Tuesday, May 19, 2009

Data-mining: Australia Just Calls It Something Else

In Australia, the data mining industry pays doctors to sell patients' prescription records. In the US they pay pharmacies, hospitals, and PBMs. See Article.

A complaint to the Australian Privacy Commissioner was dismissed because the data miners claimed that patients and doctors were "de-identified". But it is very difficult to fully de-identify personal health data so that re-identification is impossible. If true, the industry should have offered proof that their methods actually work and that the data cannot be re-identified.

As in the US, the theft and sale of personal prescription records is rationalized with claims that it can be used to "provide valuable insight into healthcare trends-- including the spread of infectious diseases". The word that describes using data to provide "valuable insights" is "research". It happens to be both illegal and unethical to do research without informed consent.

Sunday, May 17, 2009

HIMSS & Who is Promoting HIT in Stimulus Spending?

This story tells how HIMSS and Harvard's Blackford Middleton promoted spending billions on health IT in the stimulus bill.

HIMSS and Blackford believe that health technology will be the silver bullet that enables healthcare reform and kills/slows higher costs. That may be possible, but is highly doubtful because the billions are such a bonanza for the health IT industry.

Will this be yet another example of the stimulus billions being used to prop up large corporations, but not to save individual patients who are sick?

Not only does most of health IT vendor industry NOT care about whether healthcare reform succeeds or not, they actively fought to weaken Americans' rights to privacy and security. By law, industry cares about maximizing revenue, not treating the sick.

So the BIG question is: will the government require all electronic health records systems to have the tough privacy and security measures the public expects and needs to trust these systems? Will the government require electonic health systems to build in our legal and ethical rights to privacy up front?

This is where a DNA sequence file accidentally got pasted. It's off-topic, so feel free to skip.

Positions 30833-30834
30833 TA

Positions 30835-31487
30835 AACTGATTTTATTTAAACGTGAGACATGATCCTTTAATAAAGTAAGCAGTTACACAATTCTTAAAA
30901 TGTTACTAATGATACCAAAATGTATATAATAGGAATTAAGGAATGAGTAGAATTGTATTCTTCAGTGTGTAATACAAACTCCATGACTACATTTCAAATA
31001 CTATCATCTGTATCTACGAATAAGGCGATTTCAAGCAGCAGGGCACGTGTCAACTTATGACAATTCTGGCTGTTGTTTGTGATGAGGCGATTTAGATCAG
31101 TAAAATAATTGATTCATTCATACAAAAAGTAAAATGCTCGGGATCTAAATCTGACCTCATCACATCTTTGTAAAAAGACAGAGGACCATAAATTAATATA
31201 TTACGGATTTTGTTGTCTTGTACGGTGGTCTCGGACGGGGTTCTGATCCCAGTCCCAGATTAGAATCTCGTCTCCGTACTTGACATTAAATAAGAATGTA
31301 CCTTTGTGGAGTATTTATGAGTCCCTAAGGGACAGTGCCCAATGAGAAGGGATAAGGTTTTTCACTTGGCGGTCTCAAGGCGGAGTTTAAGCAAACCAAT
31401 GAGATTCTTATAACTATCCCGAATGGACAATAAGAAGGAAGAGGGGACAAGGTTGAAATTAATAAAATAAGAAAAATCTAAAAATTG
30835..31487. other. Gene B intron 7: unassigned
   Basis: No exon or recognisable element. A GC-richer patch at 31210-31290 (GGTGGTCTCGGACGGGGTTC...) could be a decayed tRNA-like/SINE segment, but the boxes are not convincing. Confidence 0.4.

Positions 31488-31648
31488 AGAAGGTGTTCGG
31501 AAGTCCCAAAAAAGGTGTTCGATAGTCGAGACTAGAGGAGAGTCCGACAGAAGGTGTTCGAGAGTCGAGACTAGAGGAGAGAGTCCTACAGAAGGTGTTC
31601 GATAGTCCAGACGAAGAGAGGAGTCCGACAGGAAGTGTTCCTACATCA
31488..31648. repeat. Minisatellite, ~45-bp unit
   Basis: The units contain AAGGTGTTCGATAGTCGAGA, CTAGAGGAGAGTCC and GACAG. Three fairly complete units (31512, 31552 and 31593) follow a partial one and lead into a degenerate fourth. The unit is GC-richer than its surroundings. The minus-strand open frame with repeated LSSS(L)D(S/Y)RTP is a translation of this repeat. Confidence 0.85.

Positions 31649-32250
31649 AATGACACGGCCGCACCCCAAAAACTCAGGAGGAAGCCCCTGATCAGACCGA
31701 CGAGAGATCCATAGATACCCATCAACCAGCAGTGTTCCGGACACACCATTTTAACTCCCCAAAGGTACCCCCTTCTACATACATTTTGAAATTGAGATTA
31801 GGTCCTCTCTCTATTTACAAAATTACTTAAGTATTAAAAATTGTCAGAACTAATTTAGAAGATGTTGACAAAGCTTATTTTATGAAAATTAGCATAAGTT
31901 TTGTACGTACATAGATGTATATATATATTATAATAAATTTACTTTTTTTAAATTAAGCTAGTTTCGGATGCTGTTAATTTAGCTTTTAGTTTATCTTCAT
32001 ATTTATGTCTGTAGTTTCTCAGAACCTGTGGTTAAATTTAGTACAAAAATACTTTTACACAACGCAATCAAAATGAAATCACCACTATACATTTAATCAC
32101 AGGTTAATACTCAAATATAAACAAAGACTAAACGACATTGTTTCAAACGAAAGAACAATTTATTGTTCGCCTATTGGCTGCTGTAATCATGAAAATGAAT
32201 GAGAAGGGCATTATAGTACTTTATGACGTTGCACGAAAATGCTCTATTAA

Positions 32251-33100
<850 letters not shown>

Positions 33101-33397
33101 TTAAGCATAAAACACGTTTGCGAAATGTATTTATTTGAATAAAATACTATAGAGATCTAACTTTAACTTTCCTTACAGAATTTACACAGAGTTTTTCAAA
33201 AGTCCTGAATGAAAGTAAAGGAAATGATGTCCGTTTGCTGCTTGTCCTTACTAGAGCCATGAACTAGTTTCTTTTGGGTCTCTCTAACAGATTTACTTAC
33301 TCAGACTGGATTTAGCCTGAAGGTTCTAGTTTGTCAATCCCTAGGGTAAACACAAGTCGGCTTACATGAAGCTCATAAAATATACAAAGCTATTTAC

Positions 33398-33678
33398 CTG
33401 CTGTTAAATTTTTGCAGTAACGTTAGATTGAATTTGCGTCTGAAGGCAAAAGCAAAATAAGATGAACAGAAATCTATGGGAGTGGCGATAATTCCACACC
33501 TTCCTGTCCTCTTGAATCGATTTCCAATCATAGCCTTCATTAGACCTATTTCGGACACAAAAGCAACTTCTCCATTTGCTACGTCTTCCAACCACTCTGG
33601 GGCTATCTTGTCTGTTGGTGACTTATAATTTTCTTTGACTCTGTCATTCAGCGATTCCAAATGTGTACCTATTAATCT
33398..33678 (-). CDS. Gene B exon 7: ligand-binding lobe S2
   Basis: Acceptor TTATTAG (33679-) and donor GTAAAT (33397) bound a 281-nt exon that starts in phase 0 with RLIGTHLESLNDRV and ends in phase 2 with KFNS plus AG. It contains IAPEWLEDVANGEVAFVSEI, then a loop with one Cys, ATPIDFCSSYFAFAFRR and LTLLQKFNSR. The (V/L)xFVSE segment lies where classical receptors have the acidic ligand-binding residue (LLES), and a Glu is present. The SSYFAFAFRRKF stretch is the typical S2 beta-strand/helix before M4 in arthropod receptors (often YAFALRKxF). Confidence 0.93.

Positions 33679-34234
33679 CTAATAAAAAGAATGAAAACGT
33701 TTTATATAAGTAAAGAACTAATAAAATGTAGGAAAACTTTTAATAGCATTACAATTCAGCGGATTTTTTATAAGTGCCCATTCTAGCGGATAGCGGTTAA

Most of the HIT industry lobbied to sell the same old dinosaur products and against privacy. The incumbents are very powerful and not interested in change OR IN OUR PRIVACY RIGHTS.

Tuesday, May 12, 2009

Financial System vs. Healthcare System

The financial system is often lauded as being good at protecting Americans' sensitive financial and demographic data, but the evidence is not so clear. Heartland had a massive breach of credit card data in its system of sponsored banks. In addition to the $12.6 million in costs, it will also have to pay to "implement end-to-end encryption when payment data is sent from the merchant to the processor".

Will breaches of healthcare data cost any less? That is highly doubtful. The pain and exposure is far worse and there are NO remedies. The privacy of health data can never be recovered or restored. With identity theft you can eventually recover from the damage and restore your credit.